HONG KONG (AFP) – A landmark trading link that is expected to see billions of dollars in cross-border transactions between Hong Kong and Shanghai’s stock exchanges officially launched Monday, but figures show mainlanders are holding back from piling into Hong Kong.
The Shanghai-Hong Kong Stock Connect is expected to allow the equivalent of US$3.8 billion a day in cross-border transactions and open up the mainland’s closeted equities markets to the world.
At the opening ceremony Charles Li, chief executive of Hong Kong’s stock exchange, declared the tie-up a “historic” moment and hailed a “new era” of trade, while chairman Chow Chung Kong said it was a “breakthrough in the opening up of China’s financial market”.
The link enables international investors to trade selected stocks on Shanghai’s tightly restricted exchange and let mainland investors buy shares in Hong Kong.
Hong Kong investors had exhausted their daily allowance of Shanghai shares by 2pm Monday, but mainlanders were less keen – using up less than 20 per cent of their quota by the close of trade.
Jackson Wong, associate director at Simsen International Financial Group, told AFP: “Northbound (trading) is many times higher than south bound. That means Chinese investors are not blindly buying HK stocks. It’s not a bad sign.”
Hong Kong stocks closed Monday down 1.21 per cent, or 290.30 points at 23,797.08. In Shanghai, the benchmark composite index also lost morning’s gains and closed 0.19 per cent lower at 2,474.01.
Wong added, “Investors had a lot of hype on this programme. It’s a typical situation where investors are taking profits from the huge run up. They are taking a breather to see how this will go.”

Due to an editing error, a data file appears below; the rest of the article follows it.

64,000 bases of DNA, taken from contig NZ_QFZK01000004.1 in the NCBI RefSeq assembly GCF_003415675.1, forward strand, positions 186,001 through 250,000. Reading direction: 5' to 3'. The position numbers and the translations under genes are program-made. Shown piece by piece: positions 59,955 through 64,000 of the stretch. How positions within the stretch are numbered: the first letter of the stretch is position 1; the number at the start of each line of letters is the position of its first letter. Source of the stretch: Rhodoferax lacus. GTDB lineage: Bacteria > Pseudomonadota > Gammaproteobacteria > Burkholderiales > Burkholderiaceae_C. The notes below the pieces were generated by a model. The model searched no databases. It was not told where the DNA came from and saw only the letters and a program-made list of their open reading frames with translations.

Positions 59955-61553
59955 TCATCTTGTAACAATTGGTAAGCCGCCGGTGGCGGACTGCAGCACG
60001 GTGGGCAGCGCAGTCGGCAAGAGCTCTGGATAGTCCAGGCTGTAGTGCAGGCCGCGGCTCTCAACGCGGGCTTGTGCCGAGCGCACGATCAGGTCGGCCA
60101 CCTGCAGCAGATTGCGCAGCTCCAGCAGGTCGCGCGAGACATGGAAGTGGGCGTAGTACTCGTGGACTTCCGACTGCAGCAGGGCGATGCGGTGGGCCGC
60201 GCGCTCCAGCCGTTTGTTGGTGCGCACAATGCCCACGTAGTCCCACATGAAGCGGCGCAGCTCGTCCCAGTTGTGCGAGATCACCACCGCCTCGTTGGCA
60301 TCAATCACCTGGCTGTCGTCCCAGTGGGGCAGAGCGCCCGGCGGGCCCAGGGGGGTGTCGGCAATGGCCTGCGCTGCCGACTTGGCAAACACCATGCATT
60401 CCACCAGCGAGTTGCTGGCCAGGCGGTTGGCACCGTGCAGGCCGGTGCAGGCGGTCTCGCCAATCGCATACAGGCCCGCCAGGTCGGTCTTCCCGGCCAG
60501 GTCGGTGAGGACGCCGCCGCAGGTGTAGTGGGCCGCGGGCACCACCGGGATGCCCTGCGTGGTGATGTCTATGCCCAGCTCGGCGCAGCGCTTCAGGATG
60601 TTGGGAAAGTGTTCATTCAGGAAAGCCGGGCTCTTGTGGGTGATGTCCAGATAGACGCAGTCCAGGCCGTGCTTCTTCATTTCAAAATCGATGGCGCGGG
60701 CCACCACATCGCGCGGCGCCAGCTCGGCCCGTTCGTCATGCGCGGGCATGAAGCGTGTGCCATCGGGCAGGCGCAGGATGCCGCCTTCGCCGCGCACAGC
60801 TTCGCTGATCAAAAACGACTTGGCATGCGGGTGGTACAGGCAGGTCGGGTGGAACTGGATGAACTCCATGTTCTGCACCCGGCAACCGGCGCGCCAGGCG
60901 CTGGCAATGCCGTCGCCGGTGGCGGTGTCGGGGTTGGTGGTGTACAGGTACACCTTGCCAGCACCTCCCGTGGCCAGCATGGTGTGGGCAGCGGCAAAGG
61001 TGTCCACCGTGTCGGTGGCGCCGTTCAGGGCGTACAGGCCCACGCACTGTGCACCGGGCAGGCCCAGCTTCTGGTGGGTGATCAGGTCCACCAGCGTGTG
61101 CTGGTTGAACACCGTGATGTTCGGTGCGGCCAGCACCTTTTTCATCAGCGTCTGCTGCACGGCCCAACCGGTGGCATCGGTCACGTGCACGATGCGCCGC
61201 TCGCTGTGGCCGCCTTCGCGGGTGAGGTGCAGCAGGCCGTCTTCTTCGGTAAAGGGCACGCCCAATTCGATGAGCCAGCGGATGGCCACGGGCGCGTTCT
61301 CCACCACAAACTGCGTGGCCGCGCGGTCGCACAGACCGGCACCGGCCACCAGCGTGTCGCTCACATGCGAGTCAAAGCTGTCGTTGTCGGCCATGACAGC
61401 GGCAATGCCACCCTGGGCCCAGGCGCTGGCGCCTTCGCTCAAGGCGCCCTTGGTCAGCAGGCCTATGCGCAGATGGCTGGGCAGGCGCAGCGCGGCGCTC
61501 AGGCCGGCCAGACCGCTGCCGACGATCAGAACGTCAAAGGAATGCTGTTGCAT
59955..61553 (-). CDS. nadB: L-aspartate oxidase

At the opening ceremony in Shanghai, Xiao Gang, head of the China Securities Regulatory Commission, said the new platform was “conducive to the internationalisation of the renminbi”.
He added, “Shanghai-Hong Kong Stock Connect is a major initiative to promote mutual opening up of the capital markets in the two cities. It’s a major institutional innovation of the capital markets.
“China’s capital markets now face historic opportunities.”
The creation of the trading platform is seen as a key step towards greater liberalisation in the world’s second largest economy.
But it is subject to strict limits in order to preserve capital controls in China, where Communist authorities keep a tight grip on the yuan currency.
If an investor buys stocks in the other market, when they sell the money can only go back to their home market account, a so-called “closed path” to prevent “hot money” leaking out.
Beijing has granted an initial cumulative quota of 250 billion yuan ($41 billion) for trading of Hong Kong stocks, while 300 billion yuan is allowed for Shanghai equities, with daily allowances of 10.5 and 13 billion yuan respectively.
The Hong Kong Monetary Authority, the city’s de facto central bank, last week lifted a daily cap for converting the local dollar to yuan to facilitate the trading link.